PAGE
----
Armistice Day 2020: Remembering Stories that Time has Forgotten
On this Armistice Day, the ceremony of the Centenary of the Burial of the Unknown Warrior in Westminster Abbey, London, is playing on my television in the background as I am writing this, and I sit and think of the other anonymous names from which Time has made us move on.
As The Archibishop of Canterbury The Right Rev Justin Welby addresses the nation, I am stirred by the power of storytelling, and reminded of the need to make ourselves remember and pay tribute to the stories which are passed, and sacrifices which have been made. I want to share an excerpt of the Archbishop’s address:
‘This year sacrifices have been made and are being made by thousands even millions unknown. People have put aside all they hold dear. We may never meet them or read their names. We might not know what they have suffered or given up. They may be anonymous but their actions are glorious. They, too, are seen and known by God, who alone restitches the fabric of a torn and broken world, and does so with the lives who knowingly or not hear his call and respond in love. From their lives comes fruit. From the life of this unknown warrior comes the fruit of remembrance, of hope. In the heat of the present crisis we remember their vessel. When, as we have this year, we face deep uncertainties and difficulties, we do not just look after ourselves; we make a stand for our families, our friends and neighbours, we look out for our loved ones close and far because we know that none of us are safe until all of us are saved.
‘The Grave of the Unknown Warrior sounds the call of sacrifice for every person. Loss immeasurable is laid here. Yet, because of the resurrection of Jesus Christ, there is hope infallible. None live for themselves; none die Unknown. No death is unmarked by God.’
Now, I would like to share an article written by one of our latest authors, Cathy Gohlke, a true story which inspired one of the characters in her historical novel The Medallion. This story moves me beyond words, not least because of the courage and fearlessness displayed, but also because of the sad reality that even stories such as this fade into obscurity when arguably they should be shaping our societies around us. Stories such as this one make Armistice Day and Remembrance Sunday all the more important, to make us confront our past and remember stories, of atrocities which should never be allowed to happen again, but also of hope and sacrifice, not just a hundred years ago but also today, all around us.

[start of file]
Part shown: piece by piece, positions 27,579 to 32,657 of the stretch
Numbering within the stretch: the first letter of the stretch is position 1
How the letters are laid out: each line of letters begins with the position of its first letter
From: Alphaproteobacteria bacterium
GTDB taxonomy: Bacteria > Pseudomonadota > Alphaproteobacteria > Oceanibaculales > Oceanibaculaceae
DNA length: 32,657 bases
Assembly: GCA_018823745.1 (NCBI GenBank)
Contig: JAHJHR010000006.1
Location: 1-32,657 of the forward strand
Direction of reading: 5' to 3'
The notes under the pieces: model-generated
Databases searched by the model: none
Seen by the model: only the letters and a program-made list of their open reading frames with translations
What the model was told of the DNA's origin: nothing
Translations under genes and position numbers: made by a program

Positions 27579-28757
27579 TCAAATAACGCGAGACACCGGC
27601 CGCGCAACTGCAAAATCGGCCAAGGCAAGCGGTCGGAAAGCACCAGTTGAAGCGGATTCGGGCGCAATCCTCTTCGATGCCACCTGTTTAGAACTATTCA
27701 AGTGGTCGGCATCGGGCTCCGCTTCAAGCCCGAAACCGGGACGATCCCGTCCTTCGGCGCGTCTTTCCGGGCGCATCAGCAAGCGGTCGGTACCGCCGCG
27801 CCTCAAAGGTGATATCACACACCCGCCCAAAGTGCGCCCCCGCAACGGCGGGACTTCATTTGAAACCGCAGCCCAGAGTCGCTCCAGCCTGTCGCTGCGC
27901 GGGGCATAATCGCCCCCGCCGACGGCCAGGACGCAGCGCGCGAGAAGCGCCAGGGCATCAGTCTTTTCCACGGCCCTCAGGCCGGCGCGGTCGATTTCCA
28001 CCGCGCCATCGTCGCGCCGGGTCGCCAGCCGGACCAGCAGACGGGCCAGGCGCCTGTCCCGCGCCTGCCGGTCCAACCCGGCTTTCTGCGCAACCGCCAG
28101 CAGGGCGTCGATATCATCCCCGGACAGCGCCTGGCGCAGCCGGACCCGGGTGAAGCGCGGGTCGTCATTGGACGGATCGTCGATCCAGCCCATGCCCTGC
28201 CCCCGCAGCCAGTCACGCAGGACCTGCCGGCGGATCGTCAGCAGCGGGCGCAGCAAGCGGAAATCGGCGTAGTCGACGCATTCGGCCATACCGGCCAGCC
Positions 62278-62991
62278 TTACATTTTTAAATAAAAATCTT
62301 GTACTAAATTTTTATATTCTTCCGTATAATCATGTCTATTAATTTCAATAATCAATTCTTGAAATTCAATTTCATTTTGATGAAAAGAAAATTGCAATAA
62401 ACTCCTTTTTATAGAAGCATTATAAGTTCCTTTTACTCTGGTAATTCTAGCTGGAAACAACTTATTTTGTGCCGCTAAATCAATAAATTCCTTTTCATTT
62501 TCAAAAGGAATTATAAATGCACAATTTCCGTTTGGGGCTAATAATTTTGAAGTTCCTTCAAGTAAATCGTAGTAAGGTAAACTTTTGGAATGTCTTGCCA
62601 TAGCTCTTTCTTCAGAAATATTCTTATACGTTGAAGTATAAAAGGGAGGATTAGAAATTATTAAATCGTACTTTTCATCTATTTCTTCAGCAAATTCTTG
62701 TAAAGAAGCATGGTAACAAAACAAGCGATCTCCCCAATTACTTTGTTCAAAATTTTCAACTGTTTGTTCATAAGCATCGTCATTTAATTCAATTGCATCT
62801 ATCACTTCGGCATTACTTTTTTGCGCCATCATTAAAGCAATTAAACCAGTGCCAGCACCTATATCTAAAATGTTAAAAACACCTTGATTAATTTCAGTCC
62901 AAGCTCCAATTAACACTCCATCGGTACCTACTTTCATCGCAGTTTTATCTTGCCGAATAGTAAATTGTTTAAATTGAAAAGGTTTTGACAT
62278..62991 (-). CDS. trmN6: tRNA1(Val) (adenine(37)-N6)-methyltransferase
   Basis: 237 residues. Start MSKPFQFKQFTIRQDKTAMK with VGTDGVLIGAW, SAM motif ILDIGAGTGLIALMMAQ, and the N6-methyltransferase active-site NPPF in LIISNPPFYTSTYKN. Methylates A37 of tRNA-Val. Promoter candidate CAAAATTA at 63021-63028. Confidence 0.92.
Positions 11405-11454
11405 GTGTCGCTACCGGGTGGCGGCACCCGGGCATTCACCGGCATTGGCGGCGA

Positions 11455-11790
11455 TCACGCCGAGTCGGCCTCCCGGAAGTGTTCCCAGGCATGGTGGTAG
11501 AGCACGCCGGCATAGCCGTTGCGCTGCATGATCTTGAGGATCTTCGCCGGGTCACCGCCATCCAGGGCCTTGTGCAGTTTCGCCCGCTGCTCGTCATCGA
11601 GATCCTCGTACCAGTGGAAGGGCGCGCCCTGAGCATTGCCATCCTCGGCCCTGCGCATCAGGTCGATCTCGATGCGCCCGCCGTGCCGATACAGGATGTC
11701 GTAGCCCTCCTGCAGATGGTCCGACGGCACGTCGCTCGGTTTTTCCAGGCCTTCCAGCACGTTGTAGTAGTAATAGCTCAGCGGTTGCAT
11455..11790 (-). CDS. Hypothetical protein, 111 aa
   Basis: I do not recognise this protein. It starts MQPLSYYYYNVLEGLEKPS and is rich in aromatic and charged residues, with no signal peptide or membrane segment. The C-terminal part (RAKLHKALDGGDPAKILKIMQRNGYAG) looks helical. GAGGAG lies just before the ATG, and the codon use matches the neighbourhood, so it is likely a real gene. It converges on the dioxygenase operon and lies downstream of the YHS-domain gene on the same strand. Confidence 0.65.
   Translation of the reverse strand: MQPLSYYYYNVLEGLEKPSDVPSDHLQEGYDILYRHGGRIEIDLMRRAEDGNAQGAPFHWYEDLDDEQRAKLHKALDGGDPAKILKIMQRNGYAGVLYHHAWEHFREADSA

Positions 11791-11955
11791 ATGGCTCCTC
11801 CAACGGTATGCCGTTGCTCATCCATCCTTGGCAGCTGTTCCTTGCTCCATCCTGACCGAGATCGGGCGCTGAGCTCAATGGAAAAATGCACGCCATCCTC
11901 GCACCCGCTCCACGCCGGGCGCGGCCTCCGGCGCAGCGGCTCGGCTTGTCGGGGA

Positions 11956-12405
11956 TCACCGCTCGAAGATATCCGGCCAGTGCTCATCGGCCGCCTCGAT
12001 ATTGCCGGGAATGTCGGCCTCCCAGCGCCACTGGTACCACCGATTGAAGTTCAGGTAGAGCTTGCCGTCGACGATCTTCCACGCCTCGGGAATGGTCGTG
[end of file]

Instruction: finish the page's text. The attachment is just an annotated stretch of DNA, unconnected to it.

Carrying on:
‘They may be anonymous but their actions are glorious. They, too, are seen and known by God. From their lives comes the fruit of remembrance, of hope. When we face deep uncertainties and difficulties, we do not just look after ourselves, we look out for our loved ones close and far’
I hope and pray that you can take some hope and blessing from this story, for in my view Armistice Day is a day of hope as much as it is of sorrow. We must remember the stories, for they remind us that we are not alone and we do not live without hope. I love the verses chosen to be engraved on the tombstone, and turn my mind to them now.
May God bless you all today.
The Lord knoweth them that are his (top; 2 Timothy 2:19)
Unknown and yet well known, dying and behold we live (side; 2 Corinthians 6:9)
Greater love hath no man than this (side; John 15:13)
In Christ shall all be made alive (base; 1 Corinthians 15:22)
Irena Sendler—A Four Feet Eleven Inch Power House
She stood four feet, eleven inches tall—a Polish social worker that might easily become lost or overlooked in a crowd. Perhaps that was part of her gift, for during WWII she worked beneath the guns and noses of Nazi guards to help smuggle 2500 Jewish children—many from the Warsaw Ghetto—to safety.
Such daring was not Irena’s first encounter with opposing oppression or helping those in need. During her years in school she protested the cruel treatment of Jewish students only to be rewarded with suspension from her college for three years.
Irena came naturally by her determination to champion the oppressed. Her father, a well-known physician, was the only Gentile doctor in Warsaw to treat impoverished Jewish patients when typhus raged through their community. He knew the risks he ran. It was not surprising, but devastating to his family when he contracted the disease. As he lay dying, Irena asked him why he’d done it—why he’d risked everything.
He replied, “When you see a man drowning you jump in to save him, even if you cannot swim.”
It was a philosophy Irena adopted and practiced all her life.